Texas is making its fifteen bowl appearance in sixteen years under head coach Mack Brown, who decided to step down after the Alamo Bowl. “The standard is really high here,” said Brown, whose 158 victories at Texas rank behind only the late Darrell Royal’s 167. “We set a standard at this place. You’d better win all of them. I understand that. … The standard is really high here and I’m proud of being part of setting that standard. Texas players have been saying all month that they want to send their beloved coach out on a high note, which means securing a coveted win over No. 10 Oregon.
While motivation could not be higher for Texas, Oregon’s interest in this bowl game has to be questioned as the Ducks had their sites set on the National Championship game after winning their first eight games by more than two touchdowns. After being torched for 557 yards by Washington State on October 19, Oregon declined by -101 net yards per game for the remainder of the season, which was the fourth biggest decline among bowl teams. And, prior to their game against Arizona, Oregon players voiced their disinterest in playing in the Rose Bowl, essentially saying that it’s the National Championship game or bust. Now, the Ducks find themselves in an even worse situation – a meaningless bowl game (Alamo Bowl) in San Antonio, Texas versus an 8-4 Big 12 team.
The Longhorns’ defense is led by defensive player of the year Jackson Jeffcoat, who has 12 sacks and 21 tackles for loss this season. After Texas defensive coordinator Diaz was replaced by Greg Robinson, the Longhorns stop unit responded with 35 sacks in their final nine games (only 2 sacks in first three games under DC Diaz). Texas also possesses superior special teams behind Groza Finalist Anthony Fera, who was 20-of-22 on field goal attempts this season, including 6-of-8 from beyond 40 yards. While it’s true that Oregon is the much better team from the line of scrimmage (+2.6 yards per play better than average), bowl games are all about motivation, and the Longhorns are determined to “Win One for the Gipper.”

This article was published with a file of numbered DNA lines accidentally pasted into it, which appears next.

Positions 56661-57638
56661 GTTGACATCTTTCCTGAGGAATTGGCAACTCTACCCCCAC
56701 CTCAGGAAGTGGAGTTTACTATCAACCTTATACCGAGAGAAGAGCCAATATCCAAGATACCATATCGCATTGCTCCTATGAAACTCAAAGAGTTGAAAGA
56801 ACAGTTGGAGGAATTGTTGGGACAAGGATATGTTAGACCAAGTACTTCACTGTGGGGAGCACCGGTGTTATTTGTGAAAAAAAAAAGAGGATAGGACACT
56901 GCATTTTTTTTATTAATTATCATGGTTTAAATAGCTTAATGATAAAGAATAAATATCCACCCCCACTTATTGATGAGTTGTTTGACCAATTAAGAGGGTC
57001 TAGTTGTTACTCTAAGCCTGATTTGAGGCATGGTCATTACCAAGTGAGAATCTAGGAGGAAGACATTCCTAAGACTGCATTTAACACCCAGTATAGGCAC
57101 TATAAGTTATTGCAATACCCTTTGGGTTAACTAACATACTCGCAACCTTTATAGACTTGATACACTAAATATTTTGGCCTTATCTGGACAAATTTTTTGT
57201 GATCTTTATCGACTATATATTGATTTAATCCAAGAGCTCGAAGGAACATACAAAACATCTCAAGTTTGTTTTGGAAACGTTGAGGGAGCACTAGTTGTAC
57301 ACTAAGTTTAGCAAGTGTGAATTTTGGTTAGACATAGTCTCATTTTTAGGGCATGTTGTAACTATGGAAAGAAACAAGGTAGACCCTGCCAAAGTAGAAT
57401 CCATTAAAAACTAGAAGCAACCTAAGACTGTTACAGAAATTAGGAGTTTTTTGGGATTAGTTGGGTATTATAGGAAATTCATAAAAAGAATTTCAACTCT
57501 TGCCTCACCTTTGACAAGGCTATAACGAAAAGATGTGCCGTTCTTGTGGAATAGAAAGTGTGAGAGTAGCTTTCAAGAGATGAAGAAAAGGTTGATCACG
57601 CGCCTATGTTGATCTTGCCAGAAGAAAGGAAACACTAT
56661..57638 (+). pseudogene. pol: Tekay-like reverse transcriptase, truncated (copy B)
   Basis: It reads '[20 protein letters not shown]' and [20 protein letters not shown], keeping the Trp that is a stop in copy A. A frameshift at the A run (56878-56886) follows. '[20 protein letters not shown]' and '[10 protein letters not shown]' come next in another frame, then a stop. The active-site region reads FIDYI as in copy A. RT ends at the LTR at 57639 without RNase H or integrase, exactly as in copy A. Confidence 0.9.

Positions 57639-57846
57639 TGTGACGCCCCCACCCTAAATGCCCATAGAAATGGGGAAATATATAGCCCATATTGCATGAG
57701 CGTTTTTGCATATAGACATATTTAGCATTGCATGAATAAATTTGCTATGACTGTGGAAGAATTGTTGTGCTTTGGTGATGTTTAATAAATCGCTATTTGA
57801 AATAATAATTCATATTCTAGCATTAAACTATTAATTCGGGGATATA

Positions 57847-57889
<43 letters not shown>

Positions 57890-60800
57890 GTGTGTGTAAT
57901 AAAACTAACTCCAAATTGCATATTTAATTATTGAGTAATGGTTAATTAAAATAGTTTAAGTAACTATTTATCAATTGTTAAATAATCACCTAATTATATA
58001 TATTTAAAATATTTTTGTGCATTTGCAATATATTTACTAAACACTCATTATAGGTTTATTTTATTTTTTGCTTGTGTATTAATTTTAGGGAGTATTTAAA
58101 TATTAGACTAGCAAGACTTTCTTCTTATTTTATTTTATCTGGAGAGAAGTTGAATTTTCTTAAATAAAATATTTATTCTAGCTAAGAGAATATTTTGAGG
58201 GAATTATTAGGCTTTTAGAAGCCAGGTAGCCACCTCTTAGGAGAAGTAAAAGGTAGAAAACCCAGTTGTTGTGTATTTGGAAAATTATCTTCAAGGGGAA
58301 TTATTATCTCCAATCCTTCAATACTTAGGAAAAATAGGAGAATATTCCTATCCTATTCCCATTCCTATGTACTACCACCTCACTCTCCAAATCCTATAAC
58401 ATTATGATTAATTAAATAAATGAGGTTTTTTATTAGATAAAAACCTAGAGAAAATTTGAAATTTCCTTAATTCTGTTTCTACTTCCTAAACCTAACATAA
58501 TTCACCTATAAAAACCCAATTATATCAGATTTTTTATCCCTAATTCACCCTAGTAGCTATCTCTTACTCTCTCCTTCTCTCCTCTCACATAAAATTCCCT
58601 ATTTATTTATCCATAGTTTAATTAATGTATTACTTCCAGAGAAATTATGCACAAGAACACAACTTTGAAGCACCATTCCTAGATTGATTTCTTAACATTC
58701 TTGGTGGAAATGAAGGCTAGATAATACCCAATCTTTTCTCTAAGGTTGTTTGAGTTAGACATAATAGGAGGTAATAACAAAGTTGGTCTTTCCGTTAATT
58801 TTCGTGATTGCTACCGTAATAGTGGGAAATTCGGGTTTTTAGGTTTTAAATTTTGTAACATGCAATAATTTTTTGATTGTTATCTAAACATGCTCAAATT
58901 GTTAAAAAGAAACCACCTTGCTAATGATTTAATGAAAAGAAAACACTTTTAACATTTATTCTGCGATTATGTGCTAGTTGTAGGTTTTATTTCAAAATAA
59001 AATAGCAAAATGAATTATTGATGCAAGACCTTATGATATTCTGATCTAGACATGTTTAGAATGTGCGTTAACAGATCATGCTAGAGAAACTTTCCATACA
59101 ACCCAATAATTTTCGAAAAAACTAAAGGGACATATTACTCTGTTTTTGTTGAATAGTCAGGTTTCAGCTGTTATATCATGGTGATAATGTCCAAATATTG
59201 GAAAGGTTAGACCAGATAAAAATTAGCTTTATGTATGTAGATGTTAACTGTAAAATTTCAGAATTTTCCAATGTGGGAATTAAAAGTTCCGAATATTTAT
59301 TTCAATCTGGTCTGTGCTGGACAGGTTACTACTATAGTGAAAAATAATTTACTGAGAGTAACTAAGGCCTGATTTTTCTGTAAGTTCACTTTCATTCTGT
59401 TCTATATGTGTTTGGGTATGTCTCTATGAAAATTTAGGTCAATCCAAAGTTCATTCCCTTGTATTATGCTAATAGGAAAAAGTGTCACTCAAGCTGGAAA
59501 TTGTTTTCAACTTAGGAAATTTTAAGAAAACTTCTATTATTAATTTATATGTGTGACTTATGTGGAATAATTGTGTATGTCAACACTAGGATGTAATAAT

Finally, the technical analysis strongly favors Texas as Big 12 underdogs of 3.5 or more points are 5-1 ATS in bowl games versus Pac-12 opponents, whereas pre-New Year’s Day Pac-12 bowl squads are 1-11 ATS as favorites of more than five points versus a foe off a loss. Moreover, pre-New Year’s Day underdogs of seven or more points off a SU and ATS loss are 20-5-1 ATS versus an opponent that failed to beat the point spread by more than seven points in its last game. With Mack Brown standing at a perfect 6-0 ATS with two or more weeks to prepare over the last three seasons, take Texas plus the boat load of points!